There was little in the way of news to be had, and all we could do at this point was to look south at the one remaining tower belching thick, black smoke. People were saying that there were workers jumping from the tower, but I didn’t see anyone leap.  If you looked straight into the massive hole in the front of the building, it seemed as if a bunch of white confetti was flying everywhere.  It wasn’t just falling down, it was blowing in all directions. It might have just been office paper reflecting the sun. 

Around 10:30 am, I was staring right at the gaping hole in the northern tower when it went down.  At the time, I could have sworn I saw a red flash—maybe just of flames being forced out of the hole as the floors collapsed—right as the building fell.  I also thought that the top came down at an angle (i.e, it didn’t just fall straight down), but I saw neither of those things on television replays later in the day.  There was a pop and a muffled rumble, but I don’t recall anything particularly loud or any shaking of the ground associated with the collapse.

What was loud was the crying.  A number of women who were in our group of onlookers just burst into tears.  A couple of people hugged them and gave them a shoulder to cry on. Within minutes, most of the dust had settled and we were left staring at a thin smoky haze.  It was an empty feeling, and most of the people around me were expressionless and stunned.  At this point, there was nothing to see, but there was also nowhere to go and nothing to do.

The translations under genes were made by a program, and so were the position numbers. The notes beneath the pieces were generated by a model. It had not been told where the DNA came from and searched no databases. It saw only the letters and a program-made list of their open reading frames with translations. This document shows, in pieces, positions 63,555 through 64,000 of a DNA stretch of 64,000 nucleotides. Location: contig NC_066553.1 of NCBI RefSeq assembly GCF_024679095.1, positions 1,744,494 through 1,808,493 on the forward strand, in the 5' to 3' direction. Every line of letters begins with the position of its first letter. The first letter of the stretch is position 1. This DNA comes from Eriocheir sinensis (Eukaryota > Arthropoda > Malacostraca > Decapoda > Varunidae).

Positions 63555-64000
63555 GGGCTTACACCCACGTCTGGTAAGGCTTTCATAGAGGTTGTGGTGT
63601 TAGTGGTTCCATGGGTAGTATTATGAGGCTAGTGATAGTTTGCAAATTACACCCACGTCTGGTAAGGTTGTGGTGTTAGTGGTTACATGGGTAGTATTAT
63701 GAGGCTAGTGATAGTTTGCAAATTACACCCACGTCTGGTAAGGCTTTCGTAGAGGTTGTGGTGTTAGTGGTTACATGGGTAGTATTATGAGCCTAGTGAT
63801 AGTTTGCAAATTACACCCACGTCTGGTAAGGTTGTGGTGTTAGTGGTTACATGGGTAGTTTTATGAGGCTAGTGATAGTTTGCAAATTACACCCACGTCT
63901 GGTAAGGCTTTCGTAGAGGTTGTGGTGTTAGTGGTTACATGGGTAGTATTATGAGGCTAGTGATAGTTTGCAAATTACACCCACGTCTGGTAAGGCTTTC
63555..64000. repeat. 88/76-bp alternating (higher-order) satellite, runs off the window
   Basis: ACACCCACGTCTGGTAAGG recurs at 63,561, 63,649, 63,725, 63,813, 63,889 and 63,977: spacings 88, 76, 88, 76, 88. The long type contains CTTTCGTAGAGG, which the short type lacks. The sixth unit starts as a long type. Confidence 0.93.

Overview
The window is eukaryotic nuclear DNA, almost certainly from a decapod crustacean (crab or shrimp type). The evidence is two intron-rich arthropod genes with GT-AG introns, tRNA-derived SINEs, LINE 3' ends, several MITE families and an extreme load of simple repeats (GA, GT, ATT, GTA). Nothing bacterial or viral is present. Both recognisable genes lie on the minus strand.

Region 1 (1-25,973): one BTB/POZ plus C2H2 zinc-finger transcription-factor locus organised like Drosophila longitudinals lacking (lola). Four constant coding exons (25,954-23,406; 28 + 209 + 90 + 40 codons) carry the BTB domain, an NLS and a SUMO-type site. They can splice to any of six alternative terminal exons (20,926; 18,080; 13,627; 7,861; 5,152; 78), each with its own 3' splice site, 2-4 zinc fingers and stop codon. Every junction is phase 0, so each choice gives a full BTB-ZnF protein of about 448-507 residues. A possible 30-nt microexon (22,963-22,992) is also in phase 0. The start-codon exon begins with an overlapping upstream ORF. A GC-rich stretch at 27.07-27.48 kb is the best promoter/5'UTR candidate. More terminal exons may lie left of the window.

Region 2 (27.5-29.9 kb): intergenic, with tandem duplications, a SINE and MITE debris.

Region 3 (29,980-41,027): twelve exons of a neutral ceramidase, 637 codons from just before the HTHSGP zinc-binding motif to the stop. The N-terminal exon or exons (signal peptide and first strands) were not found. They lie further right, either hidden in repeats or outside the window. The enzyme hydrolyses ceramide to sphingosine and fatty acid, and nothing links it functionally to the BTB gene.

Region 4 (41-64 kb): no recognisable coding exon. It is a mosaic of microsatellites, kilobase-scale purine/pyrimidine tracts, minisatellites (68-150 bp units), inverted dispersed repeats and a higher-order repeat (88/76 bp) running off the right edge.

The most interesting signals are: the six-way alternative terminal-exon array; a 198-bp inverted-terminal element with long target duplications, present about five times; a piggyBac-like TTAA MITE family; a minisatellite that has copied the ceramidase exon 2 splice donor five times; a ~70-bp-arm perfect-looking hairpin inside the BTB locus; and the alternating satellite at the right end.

Photo of the North Tower from Washington Square Park
I was standing at the south side of the park, about
fifty yards in front of this location.

From our position in the park, you could hear emergency vehicles wailing up and down Broadway and Sixth Avenue, but there wasn’t much else going on.  I remember a pair of fighter jets roaring low in the sky down the Hudson and circling the city, but that was the last thing of note from our vantage point—everything else was happening downtown.  While part of me was curious, there was no way I was going to go down there.  The last thing they probably needed was a rush of people.

At this point, it was sometime close to 11 am.  I had already missed the start of my differential equations class and had no intention of going.  I walked over to the Main Building (now called the Silver Center) and went into lab to see what everyone else was doing.  The director of labs for the department sent an e-mail that said not to do any lab work, because if we had an accident, there’d be no one to respond to it.  The phone in lab seemed functional at first, but calls would drop after a few seconds.  Fortunately, I was able to use AOL Instant Messenger to talk to friends and family. 

NYU had canceled classes for the rest of the day, so I found an empty classroom on the fifth floor where I could watch CNN on the TV for a while. 

Collapse of the WTC North Tower
Collapse of the North Tower
Washington Square Arch 9-11 Memorial